The endowed University of Minnesota Brain Sciences Chair was created through the effort and generosity of the American Legion, American Legion Auxiliary, and Sons of The American Legion, who raised over 1 million dollars in the late 1980's. This gift was matched by the University of Minnesota and the Chair was dedicated in a 1991 ceremony at the Minneapolis VA Medical Center. Shortly thereafter, the Brain Sciences Center at the VAMC was established as the seat of the Chair.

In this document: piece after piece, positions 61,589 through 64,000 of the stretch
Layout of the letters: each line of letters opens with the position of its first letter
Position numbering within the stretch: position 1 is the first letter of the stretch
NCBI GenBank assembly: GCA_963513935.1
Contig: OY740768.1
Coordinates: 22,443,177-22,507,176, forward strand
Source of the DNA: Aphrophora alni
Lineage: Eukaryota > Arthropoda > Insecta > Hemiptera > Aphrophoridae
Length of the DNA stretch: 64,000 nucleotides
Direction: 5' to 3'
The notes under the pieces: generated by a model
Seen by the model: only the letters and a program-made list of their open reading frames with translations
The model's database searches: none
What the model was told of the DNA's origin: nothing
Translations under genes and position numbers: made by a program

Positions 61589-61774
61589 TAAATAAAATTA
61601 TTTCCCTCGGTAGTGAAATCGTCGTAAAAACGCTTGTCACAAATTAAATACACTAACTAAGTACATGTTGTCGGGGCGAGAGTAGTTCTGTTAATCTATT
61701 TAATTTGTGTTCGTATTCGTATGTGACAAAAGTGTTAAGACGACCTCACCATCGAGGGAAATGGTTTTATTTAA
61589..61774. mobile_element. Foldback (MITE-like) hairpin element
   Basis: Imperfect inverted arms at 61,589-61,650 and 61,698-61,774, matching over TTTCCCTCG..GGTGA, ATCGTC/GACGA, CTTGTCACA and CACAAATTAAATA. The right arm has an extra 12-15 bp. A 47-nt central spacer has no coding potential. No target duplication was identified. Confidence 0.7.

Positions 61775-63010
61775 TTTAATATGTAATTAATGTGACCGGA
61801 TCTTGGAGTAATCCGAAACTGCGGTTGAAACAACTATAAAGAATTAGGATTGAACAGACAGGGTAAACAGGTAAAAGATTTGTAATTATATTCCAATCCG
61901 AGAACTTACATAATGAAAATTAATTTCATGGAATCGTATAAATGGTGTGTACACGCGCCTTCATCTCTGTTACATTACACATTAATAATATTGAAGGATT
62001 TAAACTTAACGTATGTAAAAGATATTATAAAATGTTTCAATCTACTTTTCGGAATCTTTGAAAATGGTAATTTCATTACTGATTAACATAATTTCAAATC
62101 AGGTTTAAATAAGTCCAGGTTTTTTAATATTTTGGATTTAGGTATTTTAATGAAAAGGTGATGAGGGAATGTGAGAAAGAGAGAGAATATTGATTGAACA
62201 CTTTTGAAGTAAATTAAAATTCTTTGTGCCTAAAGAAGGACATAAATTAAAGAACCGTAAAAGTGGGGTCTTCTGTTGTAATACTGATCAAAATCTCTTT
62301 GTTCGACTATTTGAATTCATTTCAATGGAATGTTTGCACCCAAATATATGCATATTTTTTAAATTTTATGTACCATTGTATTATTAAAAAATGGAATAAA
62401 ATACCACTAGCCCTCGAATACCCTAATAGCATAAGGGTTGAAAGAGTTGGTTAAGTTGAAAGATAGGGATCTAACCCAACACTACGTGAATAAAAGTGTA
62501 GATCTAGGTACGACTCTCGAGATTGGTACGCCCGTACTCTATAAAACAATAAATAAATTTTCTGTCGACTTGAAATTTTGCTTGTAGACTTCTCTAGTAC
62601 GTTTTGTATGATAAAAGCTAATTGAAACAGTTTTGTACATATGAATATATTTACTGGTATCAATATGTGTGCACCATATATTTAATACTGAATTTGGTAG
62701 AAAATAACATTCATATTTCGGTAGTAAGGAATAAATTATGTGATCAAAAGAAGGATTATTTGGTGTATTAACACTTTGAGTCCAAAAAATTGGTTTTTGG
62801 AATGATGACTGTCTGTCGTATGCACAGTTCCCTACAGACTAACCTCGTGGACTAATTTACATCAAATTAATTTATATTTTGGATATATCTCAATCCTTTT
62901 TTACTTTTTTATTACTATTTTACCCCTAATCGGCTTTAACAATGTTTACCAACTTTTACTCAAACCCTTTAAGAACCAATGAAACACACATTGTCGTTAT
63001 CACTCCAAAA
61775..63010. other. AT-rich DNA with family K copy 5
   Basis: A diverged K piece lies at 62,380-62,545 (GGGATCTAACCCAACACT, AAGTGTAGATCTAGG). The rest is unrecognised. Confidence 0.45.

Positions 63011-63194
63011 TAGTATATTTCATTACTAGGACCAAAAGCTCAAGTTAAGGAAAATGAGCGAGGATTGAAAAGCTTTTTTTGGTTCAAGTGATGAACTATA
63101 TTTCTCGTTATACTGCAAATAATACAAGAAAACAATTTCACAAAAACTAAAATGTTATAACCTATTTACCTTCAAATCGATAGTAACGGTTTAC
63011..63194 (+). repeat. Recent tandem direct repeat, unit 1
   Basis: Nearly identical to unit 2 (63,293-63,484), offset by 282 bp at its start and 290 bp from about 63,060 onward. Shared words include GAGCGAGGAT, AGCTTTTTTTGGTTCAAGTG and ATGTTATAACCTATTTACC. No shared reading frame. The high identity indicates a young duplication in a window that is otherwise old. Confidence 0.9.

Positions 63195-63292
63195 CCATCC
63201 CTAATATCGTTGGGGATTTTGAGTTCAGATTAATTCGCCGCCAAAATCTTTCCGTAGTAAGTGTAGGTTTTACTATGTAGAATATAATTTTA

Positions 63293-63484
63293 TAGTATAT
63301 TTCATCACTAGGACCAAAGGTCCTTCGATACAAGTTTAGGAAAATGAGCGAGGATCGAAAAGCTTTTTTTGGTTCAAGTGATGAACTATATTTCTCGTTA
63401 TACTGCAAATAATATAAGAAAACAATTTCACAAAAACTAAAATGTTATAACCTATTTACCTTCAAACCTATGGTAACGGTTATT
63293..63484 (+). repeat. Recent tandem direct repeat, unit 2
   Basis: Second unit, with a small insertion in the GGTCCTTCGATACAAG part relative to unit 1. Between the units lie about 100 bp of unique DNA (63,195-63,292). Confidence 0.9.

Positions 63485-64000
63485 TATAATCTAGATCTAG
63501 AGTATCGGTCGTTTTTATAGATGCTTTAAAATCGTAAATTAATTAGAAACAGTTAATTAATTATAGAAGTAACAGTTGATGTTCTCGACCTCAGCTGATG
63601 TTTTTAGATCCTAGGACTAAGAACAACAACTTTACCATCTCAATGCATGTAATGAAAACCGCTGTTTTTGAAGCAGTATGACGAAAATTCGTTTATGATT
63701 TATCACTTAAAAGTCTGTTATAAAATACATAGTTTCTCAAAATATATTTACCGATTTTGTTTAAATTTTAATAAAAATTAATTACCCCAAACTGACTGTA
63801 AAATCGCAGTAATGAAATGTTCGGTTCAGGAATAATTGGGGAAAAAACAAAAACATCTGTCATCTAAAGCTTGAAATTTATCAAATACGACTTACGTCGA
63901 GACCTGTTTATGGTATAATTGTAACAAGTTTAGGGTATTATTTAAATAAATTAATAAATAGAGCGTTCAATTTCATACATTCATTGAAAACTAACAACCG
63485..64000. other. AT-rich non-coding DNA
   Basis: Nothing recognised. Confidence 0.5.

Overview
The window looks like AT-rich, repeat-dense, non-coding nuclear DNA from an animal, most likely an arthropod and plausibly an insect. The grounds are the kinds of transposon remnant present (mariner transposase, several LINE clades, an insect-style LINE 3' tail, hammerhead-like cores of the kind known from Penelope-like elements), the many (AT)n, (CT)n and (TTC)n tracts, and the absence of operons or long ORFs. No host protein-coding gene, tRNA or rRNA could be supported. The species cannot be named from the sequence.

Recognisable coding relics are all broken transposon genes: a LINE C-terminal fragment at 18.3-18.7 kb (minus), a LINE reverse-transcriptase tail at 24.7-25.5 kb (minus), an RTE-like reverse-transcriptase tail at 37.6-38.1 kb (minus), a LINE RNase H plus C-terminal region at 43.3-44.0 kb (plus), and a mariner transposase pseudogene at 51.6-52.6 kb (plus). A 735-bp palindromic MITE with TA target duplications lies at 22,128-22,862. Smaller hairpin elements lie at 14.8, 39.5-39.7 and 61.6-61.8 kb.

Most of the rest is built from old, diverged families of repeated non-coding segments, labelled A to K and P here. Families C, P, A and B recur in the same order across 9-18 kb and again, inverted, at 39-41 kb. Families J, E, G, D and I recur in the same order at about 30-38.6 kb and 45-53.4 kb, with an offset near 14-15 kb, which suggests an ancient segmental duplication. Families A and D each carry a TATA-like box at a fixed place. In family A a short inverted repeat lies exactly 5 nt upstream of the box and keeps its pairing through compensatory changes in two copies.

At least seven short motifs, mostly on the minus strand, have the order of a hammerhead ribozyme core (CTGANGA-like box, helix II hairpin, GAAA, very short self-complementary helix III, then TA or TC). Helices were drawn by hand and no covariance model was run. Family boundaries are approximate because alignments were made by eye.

Under the direction of the Holder of the Chair, , researchers at the Brain Sciences CenterBrain Sciences Center (BSC) are studying Post-traumatic Stress DisorderPost-traumatic Stress Disorder (PTSD)A complex psychiatric syndrome that develops in response to trauma exposure. Individuals with PTSD experience intrusive recollections or reexperiencing of the traumatic event, avoidance of trauma reminders, emotional numbing, and hyperarousal. In addition, PTSD is associated with high rates of concomitant physical and mental health problems, increased health care use, and impairment in social and occupational functioning. Almost 7% of the general population and up to 30% of veterans meet lifetime criteria for PTSD. Indeed, PTSD is one of the most common psychiatric disorders, representing a significant and costly public health concern., Gulf War IllnessGulf War Illness (GWI)Shortly after the Gulf War (1990-91), veterans started to report a variety of health problems that began during, or soon after returning from, deployment, prompting investigation into the epidemiology and etiology of the complaints. Those investigations revealed that diffuse symptoms such as fatigue, musculoskeletal pain, mood and neurocognitive complaints, gastrointestinal problems, and rashes were most commonly reported. The constellation of symptoms, now commonly referred to as Gulf War Illness (GWI), has affected a substantial number of Gulf War veterans. Several population-based studies have demonstrated that these symptoms occur at significantly higher rates in deployed Gulf War veterans relative to their nondeployed peers and other veterans, raising the issue about possible in-theater exposures and stress as contributing factors. However, these symptoms are also present in non-deployed military personnel, leading some to suspect other causes, including reactions to vaccine adjuvants. In summary, GWI is now a recognized constellation of symptoms of unclear etiology, also co-occurring with psychiatric disorders. , women^aEURTMs healthy brain aging, traumatic brain injury, and brain function in movement, timing and cognitive disorders.